The Burgener Olympic Lifting Warm-up for Shoulder Health
If you haven’t heard of Coach Mike Burgener, he’s the Senior International Weightlifting Coach for the U.S. Somewhere along the way he got involved with the crossfit community. As you are all well aware of, crossfit loves the olympic lifts and uses them quite a bit in their programming. It’s great that he’s lending his expertise for all of us to be better athletes because these lifts are complex and take time and effort to master.
He has an excellent warm-up he teaches that all crossfit athletes use before each session. I was first introduced to the warm-up from Steve Liberati over at crossfit Tribe. The main point is to improve technique in order to increase performance but I really believe we can get a lot more from the warm-up.
How do most people get injured from olympic lifting? You guessed it, poor technique. It’s difficult to keep proper technique in the olympic lifts, especially when fatigue sets in. Really hammering this warm-up can work wonders for your technique and go a long way in preventing injury. Check Coach Mike’s warm-up below.
I wanted to talk a little bit about how the warm-up can be a very effective tool in teaching athletes how to position their shoulder properly during overhead lifts and olympic pulls/deadlifts. In the past I’ve posted about shoulder packing and it’s importance in shoulder health. This warm-up is a perfect time to practice this.
We’re all guilty of our techniques falling apart as the weights get heavier. One of the absolute hardest times to work on technique is during max lifts. This is because we’re so concerned with moving big weights and creating power to be consumed by subtle technique changes. that’s why its vital to practice this in the warm-up. The goal is to create good motor patterns or habits so that when the weights get heavy we have good technique engrained into our nervous system and don’t have to devote as much mental energy to thinking about technique.
The 6 movements in the warm-up are:
- Down and up
- Elbows high and outside
- Muscle snatch
- Snatch land
- Snatch drop
- Hang power snatch
The name of the game is keeping your shoulders in a safe position during these movements. Here are a couple cues I like to think of while performing this sequence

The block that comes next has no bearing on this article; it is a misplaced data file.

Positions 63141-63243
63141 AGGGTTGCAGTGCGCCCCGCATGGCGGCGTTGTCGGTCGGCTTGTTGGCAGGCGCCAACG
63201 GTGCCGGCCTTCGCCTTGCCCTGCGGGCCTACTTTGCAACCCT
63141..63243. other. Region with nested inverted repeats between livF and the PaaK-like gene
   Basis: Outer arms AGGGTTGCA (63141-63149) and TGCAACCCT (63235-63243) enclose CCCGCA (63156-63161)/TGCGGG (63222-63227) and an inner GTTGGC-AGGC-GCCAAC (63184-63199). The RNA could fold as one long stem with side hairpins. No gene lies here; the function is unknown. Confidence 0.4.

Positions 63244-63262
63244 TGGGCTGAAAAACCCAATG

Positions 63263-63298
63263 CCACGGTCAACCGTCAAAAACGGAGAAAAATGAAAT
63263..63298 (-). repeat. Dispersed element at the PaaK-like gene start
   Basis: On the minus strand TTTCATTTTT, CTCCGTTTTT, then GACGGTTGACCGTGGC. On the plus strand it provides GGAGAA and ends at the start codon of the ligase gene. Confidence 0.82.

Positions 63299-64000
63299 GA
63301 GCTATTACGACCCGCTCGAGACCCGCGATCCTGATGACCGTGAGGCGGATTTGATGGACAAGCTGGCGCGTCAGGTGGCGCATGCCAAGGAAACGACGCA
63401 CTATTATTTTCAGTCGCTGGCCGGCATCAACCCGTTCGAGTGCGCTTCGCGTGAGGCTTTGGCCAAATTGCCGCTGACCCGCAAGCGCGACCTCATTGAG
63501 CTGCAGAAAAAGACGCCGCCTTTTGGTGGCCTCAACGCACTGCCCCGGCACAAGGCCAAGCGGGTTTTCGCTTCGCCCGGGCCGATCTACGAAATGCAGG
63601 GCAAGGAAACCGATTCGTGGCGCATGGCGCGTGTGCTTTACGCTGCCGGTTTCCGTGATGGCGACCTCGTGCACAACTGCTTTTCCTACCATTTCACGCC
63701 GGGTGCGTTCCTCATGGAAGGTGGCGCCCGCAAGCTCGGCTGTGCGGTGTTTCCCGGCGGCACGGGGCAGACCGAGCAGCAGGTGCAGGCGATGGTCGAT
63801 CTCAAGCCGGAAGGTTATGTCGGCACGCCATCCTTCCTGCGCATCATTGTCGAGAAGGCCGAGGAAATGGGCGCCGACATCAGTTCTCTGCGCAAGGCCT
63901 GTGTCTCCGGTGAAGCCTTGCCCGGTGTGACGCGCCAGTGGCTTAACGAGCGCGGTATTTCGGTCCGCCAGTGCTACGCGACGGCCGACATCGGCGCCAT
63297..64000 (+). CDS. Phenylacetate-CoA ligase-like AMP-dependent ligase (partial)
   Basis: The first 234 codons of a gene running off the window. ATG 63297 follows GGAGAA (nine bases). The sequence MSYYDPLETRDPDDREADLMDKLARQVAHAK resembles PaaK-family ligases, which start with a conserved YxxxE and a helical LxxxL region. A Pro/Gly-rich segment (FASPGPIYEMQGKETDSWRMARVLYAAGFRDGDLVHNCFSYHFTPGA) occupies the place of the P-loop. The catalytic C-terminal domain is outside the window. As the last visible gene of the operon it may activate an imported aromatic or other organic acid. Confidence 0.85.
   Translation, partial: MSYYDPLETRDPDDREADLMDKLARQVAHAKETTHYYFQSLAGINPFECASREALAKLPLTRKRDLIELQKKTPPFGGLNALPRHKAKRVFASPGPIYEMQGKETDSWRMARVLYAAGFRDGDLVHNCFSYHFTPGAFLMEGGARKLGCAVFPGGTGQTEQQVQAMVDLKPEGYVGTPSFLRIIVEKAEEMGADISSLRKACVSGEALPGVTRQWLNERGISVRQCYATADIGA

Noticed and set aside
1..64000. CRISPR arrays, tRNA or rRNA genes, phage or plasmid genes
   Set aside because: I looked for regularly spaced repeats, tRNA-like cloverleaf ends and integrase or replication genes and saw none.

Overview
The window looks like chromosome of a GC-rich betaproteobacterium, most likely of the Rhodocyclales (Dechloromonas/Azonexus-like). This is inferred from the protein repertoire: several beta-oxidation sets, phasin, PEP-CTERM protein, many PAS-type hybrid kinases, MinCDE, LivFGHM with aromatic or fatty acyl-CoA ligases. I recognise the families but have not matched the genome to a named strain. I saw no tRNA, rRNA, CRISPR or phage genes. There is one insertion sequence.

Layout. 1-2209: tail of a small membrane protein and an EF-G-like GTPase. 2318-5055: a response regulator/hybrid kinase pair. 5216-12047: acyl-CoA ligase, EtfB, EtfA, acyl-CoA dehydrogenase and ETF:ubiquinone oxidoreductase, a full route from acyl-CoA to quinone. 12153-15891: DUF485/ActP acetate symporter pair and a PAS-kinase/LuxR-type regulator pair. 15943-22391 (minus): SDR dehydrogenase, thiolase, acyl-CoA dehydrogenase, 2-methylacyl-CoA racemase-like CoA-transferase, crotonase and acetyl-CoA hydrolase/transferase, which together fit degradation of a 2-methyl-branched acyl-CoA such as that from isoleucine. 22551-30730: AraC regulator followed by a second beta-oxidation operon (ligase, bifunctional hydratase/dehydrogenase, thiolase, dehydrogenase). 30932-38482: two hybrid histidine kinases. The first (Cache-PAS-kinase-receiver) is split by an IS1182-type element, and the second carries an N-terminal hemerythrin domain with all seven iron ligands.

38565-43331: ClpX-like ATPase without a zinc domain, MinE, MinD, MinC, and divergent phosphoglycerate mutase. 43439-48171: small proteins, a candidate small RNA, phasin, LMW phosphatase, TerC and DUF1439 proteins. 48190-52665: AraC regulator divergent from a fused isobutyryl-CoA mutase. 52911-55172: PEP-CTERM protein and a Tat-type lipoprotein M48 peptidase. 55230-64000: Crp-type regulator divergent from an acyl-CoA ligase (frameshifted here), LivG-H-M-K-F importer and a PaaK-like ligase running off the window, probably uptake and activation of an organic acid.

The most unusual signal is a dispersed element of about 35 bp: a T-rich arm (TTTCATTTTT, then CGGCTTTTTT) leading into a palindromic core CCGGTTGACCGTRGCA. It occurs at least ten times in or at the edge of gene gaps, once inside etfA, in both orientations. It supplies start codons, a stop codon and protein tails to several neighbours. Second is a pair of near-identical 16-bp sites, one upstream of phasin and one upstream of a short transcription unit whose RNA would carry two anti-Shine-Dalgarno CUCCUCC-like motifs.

- Keep the shoulders back and down during the beginning of the second pull. This will help keep the bar close to your body, maximize power and put the shoulders into a safe position
- During the Elbows High and Inside its important to keep your shoulders back. Kelly Starret often talks about athlete’s lacking internal rotation range of motion in their shoulders and as a result during this portion of the lift you’ll see these athletes compensate by protracting their shoulders into an unhealthy position. First gain the internal rotation flexibility that you need through soft tissue work/stretching and then start drilling this position with the shoulders back. For more information about this as well as a collection of Kelly’s videos on the subject check out Greg Winter’s page HERE:
- During the muscle-snatch coach Mike emphasizes externally rotating the shoulder to put it into a strong and safe position. As you finish the lift by pressing the weight to a lockout the shoulders should also be down and back.
- The next portion all focuses on overhead motion. Here is where you can take the time to think about your shoulder position when the bar/PVC pipe is fully locked out overhead. Your shoulders should be down and back with the shoulder externally rotated. You heard coach Mike say armpits showing, that’s the cue for externally rotating your shoulder. One of the toughest things for me and others learning the snatch and jerk is transitioning from a violent jump and shrug to a position where your shoulders are packed down and back prepared to catch the bar. The catch part of the snatch and jerk is where injuries occur and we need to learn how to create a stabile shoulder very quickly in order to catch the weight safely.
I would even go a step further with Coach Mike’s warm-up for shoulder health. I’d add a few pressing exercises in the mix.
- Behind the Neck Press
- Push Press
- Push Jerk
The idea with these exercises is practicing starting and finishing these exercises in a strong and stable position. Check out Dimitry Klokov doing Behind the Neck Pressing.
He does a great job of externally rotating his shoulders, keeping his elbows directly underneath of the bar, engaging his upper back, keeping his shoulders back and down and finishing the lift in the same strong position. We should strive for this position during all of our lifts as well.
I recommend adding this into your program a few times per week for everyone looking to improve their olympic lifts, especially athletes that have a history of shoulder pain or impingement.
Corrective exercises are excellent for correcting strength imbalances in the shoulder but the ultimate goal is to achieve normal healthy movement. The Burgener warm-up is a great tool for athletes to practice correct movement during olympic lifting and all other overhead movements.
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